UN Report Indicates Possible Crimes Against Humanity For Myanmar’s Rohingya Population

In a report released on February 3, 2017, the United Nations Office of the High Commissioner for Human Rights (OHCHR) reveals atrocities committed against the Muslim Rohingya population by Myanmar’s armed forces. The report suggests that crimes against humanity have occurred since October 9, 2016, when the armed forces implemented “area clearance operations” in response to an attack on three border guard posts, which saw nine police officers killed.

Since October, some 66,000 Rohingya refugees have fled to neighboring Bangladesh to escape the violence and persecution in their home state of Rakhine. In-depth interviews with 204 of these refugees indicate that the Myanmar armed forces, the Border Guard Police Force, the regular police force, and civilians have killed, raped, beaten and tortured Rohingya people. Interviewees described killings of men, women, and children that were carried out by shooting, stabbing, beating and burning. More than half of the women interviewed reported having been sexually assaulted or raped, often by more than one officer. Burning of homes, schools, markets, and mosques, sometimes with people trapped inside, were also described. In addition, destruction of food and food sources, including the burning of paddy fields and harvests, confiscation of farming and fishing tools, and killing of livestock threatens the health and survival of those still in Rakhine State.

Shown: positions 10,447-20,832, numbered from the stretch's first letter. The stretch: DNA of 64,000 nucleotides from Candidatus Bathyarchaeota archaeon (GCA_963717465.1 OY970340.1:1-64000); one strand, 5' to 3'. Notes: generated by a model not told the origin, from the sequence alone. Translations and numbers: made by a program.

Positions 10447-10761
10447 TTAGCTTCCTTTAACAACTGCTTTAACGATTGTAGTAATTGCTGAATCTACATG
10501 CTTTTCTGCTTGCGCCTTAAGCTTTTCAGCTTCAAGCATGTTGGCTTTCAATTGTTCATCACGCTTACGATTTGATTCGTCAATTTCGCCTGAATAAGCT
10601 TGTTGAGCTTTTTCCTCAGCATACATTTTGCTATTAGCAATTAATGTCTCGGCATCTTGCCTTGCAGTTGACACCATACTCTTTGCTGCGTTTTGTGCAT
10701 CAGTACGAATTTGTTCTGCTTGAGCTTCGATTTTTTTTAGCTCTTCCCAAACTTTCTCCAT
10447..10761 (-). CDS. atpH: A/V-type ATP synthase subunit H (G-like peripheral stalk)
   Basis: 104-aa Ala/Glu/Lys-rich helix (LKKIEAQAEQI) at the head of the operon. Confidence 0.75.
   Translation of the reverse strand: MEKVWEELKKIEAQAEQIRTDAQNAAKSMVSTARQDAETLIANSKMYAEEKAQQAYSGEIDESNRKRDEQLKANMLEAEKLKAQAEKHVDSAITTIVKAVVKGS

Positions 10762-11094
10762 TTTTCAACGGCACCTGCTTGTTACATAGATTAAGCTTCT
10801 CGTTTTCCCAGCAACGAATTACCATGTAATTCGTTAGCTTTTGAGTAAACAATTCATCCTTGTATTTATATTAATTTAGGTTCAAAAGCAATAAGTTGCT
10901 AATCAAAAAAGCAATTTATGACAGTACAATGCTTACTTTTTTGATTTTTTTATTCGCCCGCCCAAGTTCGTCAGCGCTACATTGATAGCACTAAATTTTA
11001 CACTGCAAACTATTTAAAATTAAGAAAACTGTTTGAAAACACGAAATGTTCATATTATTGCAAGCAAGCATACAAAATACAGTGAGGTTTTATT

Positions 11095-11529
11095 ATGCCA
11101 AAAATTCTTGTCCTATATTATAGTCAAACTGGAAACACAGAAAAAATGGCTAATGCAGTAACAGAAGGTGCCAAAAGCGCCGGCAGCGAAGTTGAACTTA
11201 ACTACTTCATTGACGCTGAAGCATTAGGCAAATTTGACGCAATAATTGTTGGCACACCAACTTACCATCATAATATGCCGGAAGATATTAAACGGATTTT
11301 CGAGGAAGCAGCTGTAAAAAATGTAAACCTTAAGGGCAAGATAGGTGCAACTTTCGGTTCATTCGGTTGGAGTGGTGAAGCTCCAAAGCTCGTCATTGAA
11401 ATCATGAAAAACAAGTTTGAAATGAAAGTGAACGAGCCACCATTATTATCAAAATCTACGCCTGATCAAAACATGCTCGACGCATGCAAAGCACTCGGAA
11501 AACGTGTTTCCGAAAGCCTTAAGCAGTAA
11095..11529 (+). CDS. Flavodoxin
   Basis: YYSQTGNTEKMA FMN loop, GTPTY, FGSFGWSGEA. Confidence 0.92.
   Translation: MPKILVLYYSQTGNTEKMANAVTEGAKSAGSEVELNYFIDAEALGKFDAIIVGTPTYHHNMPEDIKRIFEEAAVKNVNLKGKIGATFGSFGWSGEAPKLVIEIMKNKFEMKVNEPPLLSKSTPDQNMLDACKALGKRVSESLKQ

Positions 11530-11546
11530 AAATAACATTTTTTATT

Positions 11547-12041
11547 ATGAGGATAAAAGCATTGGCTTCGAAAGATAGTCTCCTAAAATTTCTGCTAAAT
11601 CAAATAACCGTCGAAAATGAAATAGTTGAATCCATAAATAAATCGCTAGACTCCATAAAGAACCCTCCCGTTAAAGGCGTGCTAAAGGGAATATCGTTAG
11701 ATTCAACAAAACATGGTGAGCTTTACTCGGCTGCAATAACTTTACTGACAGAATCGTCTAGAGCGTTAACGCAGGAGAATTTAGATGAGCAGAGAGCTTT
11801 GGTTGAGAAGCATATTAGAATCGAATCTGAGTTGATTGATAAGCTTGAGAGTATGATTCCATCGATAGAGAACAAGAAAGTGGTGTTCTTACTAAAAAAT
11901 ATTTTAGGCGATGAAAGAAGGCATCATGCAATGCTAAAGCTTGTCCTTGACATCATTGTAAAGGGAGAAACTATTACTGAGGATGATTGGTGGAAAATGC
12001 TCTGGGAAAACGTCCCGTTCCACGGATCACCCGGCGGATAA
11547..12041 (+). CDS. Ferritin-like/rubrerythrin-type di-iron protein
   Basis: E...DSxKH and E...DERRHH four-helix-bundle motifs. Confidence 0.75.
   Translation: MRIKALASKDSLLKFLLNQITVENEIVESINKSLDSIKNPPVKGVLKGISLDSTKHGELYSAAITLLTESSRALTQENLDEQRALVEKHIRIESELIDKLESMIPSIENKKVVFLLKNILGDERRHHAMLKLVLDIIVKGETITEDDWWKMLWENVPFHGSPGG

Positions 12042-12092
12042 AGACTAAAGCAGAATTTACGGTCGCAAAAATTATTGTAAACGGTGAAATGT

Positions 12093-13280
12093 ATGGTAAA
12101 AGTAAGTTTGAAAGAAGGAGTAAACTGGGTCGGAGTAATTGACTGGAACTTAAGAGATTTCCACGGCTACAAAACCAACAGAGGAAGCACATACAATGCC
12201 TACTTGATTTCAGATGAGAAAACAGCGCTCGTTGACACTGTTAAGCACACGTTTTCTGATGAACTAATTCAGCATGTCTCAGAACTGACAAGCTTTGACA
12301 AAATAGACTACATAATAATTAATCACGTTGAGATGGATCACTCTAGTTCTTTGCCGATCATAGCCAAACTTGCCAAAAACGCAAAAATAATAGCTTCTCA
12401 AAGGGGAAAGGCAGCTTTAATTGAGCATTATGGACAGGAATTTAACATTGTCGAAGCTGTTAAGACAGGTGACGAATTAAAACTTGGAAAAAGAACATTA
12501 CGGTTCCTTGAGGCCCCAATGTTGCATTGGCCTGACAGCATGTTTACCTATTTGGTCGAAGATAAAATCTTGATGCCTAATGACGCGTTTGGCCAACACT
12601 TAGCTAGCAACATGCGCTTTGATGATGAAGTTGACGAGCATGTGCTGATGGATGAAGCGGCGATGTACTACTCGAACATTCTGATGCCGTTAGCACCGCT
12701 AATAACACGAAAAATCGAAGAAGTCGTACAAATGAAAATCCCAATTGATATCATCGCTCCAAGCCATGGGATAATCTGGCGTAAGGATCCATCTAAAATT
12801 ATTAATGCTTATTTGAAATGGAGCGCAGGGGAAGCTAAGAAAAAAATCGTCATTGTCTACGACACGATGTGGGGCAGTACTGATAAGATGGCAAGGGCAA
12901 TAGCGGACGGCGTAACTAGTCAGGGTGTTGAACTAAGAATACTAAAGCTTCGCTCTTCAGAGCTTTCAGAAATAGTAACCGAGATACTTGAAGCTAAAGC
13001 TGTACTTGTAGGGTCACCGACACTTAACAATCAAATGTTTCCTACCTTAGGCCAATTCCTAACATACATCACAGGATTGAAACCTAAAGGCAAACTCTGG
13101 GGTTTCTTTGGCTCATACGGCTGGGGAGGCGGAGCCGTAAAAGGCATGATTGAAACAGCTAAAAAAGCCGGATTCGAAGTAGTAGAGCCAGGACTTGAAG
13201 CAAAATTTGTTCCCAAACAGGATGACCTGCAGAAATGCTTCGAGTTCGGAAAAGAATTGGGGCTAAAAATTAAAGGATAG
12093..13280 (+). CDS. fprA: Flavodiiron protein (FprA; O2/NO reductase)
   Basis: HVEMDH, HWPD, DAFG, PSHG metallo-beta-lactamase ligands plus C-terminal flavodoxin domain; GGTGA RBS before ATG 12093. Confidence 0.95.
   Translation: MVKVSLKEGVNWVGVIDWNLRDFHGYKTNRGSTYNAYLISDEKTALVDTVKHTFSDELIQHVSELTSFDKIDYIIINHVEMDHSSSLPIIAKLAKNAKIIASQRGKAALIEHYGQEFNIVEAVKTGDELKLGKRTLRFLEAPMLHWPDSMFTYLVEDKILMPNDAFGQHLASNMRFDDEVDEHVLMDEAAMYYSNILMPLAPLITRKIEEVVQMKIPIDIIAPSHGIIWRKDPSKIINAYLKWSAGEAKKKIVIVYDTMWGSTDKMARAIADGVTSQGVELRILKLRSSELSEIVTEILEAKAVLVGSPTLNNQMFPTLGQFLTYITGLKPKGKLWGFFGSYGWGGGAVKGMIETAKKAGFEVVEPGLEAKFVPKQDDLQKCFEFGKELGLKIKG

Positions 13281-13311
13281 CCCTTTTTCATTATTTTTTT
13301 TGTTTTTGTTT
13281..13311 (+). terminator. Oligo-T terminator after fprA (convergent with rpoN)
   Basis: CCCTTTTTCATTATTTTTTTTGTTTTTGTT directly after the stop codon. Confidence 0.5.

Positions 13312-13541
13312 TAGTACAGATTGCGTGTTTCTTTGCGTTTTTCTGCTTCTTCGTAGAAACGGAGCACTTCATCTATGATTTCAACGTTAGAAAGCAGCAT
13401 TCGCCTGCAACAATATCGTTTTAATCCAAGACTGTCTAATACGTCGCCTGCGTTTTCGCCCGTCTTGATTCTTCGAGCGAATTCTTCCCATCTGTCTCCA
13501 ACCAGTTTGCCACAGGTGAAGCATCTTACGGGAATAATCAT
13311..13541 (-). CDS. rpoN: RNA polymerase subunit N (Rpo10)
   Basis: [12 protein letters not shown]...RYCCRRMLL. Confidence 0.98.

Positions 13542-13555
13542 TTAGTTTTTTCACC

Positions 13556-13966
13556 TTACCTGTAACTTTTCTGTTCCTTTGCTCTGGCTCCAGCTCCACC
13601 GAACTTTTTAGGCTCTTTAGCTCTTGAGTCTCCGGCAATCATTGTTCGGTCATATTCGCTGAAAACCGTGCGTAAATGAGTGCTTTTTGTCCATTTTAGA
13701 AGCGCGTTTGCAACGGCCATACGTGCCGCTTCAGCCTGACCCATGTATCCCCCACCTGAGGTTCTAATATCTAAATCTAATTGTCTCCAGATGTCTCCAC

Until recently, the government of Myanmar has denied accusations of human rights abuses conducted by the country’s armed forces against the Rohingya people. However, in a conversation with the UN High Commissioner for Human Rights, Zeid Ra’ad al-Hussein, leader of Myanmar, Aung San Suu Kyi, indicated that an investigation would be launched. Myanmar’s presidential spokesperson, U Zaw Htay, also stated that the report was being taken seriously and that a commission under the direction of Vice President, U Myint Swe, would lead the investigation.

While the Government of Myanmar’s recognition of the possibility of human rights abuses is a positive step forward from past practices of outright denial, concerns remain. Commissioner Zeid has called upon the international community to address the situation in Myanmar and has suggested that an independent inquiry is necessary. Myanmar has thus far blocked the OHCHR from accessing the sealed off area in northern Rakhine State where the majority of those interviewed came from.

Myanmar’s Rohingya population has faced long-standing systemic discrimination, exclusion, and marginalization. However, the increased violence since October described in the report constitutes a gross violation of human rights and must be addressed.

Laura Friesen